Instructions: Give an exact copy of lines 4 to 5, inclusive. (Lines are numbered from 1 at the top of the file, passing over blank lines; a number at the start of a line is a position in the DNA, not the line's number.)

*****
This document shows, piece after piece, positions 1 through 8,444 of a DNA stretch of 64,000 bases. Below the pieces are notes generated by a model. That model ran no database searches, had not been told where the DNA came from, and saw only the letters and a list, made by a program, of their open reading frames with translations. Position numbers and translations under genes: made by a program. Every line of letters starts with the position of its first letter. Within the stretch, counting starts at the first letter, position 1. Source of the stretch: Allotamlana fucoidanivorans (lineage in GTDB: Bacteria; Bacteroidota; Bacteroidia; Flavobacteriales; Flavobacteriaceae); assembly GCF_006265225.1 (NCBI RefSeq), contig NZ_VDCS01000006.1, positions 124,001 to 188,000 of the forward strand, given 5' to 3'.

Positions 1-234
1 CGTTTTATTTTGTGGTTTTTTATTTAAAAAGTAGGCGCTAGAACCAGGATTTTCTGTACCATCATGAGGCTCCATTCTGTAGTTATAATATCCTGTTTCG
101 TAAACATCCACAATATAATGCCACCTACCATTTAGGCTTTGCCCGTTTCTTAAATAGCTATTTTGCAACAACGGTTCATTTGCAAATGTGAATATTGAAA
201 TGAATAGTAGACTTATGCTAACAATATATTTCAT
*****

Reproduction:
101 TAAACATCCACAATATAATGCCACCTACCATTTAGGCTTTGCCCGTTTCTTAAATAGCTATTTTGCAACAACGGTTCATTTGCAAATGTGAATATTGAAA
201 TGAATAGTAGACTTATGCTAACAATATATTTCAT